What’s on Tap: Managing Risks and Finding Investing Opportunities

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  • Businesses Confident, Consumers Spending as Holiday Shopping Begins

  • Fed Head Bullish on U.S. Growth: Additional Interest Rate Hike Likely

  • Our Perspective on Stock Market Volatility and Declines 

  • Looking Ahead to Housing Data and Other Economic Indicators

We see the same loud headlines you do—yet we believe that handwringing and caterwauling is most suited to the media business, not the business of investing.

We are cognizant of the litany of fears—escalating tensions in oil-rich countries, Brexit negotiations, incipient inflation and a potentially over-aggressive Federal Reserve, divisive domestic politics, a trade war with China and more. Any one of these issues could throw the markets into reverse should their current trajectory take a factual turn for the worse.

But consider this: The unemployment rate is as low as it has been in nearly four decades. Interest rates are low by any historical measure. Earnings and the economy are both still growing. With a holiday shopping season around this month’s corner, we think American consumers, who are already spending mightily, are likely to propel additional expansion.

We believe that it’s a fool’s errand to bet against a strong U.S. consumer just as much as it would be foolhardy to throw investment caution to the wind. We are always focused on both managing risks and finding opportunities when they present themselves.

For the year through Thursday, the Dow Jones Industrial Average has returned 4.4%, while the broader S&P 500 has gained 3.9%. The MSCI EAFE index, a measure of developed international stock markets, is down 9.6%. As of Thursday, the yield on the Bloomberg Barclays U.S. Aggregate Bond index has climbed to 3.60% from 2.71% at 2017’s end. On a total return basis, the U.S. bond market has declined 2.2% for the year.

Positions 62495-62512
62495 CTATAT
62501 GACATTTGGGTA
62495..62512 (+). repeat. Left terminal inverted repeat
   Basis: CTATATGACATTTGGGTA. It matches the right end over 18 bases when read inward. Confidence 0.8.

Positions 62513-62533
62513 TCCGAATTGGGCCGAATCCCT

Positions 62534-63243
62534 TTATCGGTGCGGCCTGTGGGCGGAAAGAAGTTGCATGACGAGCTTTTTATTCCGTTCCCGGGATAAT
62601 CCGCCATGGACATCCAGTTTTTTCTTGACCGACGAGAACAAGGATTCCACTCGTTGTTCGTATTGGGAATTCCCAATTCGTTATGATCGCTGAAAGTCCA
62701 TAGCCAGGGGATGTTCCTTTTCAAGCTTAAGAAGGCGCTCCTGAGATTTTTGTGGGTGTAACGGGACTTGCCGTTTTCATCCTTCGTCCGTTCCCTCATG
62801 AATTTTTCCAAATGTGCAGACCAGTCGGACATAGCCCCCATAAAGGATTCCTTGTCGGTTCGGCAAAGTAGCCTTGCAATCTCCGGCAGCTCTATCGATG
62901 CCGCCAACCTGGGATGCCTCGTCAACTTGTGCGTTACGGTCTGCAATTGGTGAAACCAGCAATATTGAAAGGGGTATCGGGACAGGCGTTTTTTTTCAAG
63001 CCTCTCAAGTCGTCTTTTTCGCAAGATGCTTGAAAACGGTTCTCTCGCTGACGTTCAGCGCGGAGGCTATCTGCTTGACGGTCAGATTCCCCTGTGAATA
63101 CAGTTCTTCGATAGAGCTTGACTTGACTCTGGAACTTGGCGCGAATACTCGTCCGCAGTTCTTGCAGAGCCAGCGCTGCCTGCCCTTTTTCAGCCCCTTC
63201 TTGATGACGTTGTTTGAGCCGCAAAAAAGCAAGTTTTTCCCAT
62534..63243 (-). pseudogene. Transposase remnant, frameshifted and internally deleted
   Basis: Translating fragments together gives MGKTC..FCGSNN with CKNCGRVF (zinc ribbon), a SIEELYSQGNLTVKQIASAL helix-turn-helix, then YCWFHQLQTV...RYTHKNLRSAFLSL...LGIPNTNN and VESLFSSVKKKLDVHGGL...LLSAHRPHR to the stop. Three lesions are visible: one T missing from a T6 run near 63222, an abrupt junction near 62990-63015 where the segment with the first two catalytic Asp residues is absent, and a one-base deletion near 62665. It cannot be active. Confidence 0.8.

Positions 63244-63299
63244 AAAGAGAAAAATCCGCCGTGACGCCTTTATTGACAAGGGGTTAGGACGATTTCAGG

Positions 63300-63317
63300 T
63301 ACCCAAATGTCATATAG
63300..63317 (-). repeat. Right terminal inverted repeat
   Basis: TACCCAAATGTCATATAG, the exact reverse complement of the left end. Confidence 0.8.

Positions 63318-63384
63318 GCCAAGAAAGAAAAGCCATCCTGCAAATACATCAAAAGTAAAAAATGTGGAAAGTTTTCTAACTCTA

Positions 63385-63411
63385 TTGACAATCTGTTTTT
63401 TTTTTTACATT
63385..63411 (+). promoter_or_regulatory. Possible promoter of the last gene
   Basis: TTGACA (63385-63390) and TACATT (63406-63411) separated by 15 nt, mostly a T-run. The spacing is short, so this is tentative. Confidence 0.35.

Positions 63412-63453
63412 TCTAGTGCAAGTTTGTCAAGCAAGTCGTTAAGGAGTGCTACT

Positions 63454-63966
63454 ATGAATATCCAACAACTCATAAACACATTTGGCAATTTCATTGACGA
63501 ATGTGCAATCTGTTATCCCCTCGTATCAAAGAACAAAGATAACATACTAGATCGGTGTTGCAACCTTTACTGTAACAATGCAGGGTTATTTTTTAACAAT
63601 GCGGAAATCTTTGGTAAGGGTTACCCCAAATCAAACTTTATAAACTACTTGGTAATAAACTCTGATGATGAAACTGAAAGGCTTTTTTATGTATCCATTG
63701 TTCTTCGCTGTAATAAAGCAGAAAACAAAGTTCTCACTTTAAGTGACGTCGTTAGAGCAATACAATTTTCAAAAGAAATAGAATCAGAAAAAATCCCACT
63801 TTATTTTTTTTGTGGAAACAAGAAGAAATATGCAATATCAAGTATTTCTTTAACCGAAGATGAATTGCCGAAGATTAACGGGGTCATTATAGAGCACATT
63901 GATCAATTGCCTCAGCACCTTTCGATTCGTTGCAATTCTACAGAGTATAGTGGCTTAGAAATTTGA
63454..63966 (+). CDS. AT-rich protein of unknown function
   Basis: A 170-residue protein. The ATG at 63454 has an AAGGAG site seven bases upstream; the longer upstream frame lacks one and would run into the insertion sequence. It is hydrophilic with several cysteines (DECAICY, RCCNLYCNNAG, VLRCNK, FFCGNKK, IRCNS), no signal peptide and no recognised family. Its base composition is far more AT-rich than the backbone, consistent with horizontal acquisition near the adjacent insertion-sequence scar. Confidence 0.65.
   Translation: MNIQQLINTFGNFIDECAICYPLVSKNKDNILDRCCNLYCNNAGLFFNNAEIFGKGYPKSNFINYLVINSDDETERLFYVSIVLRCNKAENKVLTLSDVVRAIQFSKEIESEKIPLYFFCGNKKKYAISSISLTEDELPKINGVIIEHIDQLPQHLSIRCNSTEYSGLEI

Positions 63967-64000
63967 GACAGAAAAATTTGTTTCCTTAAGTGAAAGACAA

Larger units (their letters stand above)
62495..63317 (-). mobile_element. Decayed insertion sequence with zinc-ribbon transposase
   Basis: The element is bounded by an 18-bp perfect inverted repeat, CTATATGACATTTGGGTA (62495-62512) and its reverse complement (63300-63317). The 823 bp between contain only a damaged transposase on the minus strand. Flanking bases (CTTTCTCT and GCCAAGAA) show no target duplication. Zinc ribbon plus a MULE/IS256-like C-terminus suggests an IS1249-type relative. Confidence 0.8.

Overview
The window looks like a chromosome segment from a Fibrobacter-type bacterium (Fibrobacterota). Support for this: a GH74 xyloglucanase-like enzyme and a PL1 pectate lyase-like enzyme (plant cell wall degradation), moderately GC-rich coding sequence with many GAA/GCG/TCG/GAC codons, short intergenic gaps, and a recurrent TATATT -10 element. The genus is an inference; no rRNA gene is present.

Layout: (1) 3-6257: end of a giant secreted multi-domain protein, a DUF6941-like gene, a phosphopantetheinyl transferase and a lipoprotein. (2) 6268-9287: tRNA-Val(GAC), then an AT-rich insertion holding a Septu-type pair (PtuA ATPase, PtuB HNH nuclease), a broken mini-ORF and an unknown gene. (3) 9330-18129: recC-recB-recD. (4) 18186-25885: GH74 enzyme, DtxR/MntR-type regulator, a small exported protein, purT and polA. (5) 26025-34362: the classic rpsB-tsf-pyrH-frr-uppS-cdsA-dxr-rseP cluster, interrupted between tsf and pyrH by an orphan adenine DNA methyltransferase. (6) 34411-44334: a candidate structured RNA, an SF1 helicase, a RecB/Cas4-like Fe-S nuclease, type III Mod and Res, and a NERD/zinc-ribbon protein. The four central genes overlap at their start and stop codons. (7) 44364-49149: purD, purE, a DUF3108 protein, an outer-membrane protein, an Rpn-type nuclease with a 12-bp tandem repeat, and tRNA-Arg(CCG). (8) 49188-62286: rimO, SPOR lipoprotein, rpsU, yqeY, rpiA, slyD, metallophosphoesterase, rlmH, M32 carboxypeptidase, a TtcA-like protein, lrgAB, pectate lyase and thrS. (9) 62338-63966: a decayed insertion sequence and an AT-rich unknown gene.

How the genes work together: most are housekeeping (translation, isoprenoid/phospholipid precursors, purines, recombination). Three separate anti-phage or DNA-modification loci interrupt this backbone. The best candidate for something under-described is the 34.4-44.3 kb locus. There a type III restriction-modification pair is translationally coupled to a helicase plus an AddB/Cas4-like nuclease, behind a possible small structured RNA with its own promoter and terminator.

Businesses Confident, Consumers Spending as Holiday Shopping Begins

Confidence measures continue to reflect an upbeat mood among small-business owners. The latest report (based on October data) shows that confidence remains near record highs. Business owners, like U.S. consumers, are not buying what pessimists are selling even as they face ongoing growth-related concerns: A tight labor supply (particularly of skilled workers) and the subsequent impact of rising wages on company bottom lines.

Meantime, consumers are spending their higher incomes. Retail sales shot up 0.8% in October, the best showing in five months and a healthy recovery from September’s hurricane-impacted decline. The numbers also demonstrate how hard it is to keep a determined consumer down—even ahead of a nerve-wracking midterm election.

Heading into the holiday shopping season, momentum is pointing to a very merry fourth quarter for businesses large and small. Adding to the potential for greater holiday spending is the dramatically lower price of oil, down 25% or so in the last six weeks. Lower prices at the pump mean more cash in consumers’ wallets.

Fed Chair Bullish on U.S. Growth: Additional Interest Rate Hike Likely

As you’d expect, Fed Chair Jay Powell is keeping close watch over a slowdown in global growth that could challenge continued U.S. expansion. But, in a speech given earlier this week, he said he believes that growth remains solid and (maybe not surprisingly) that the central bank’s policy was one reason why “our economy is in such a good place right now.” We believe Powell & Co. will hike the fed funds rate an additional 0.25% at the conclusion of their December 19 meeting, undeterred by short-term stock market declines or criticism from the West Wing. As we’ve said before, rate hikes are a sign of policymakers’ confidence in the economy’s ability to sustain growth.

Our Perspective on Stock Market Volatility and Declines

Over the past six weeks since major U.S. stock market indexes hit all-time highs, stocks have sagged under the weight of geopolitical uncertainty. We believe some context and perspective is appropriate (and hopefully reassuring).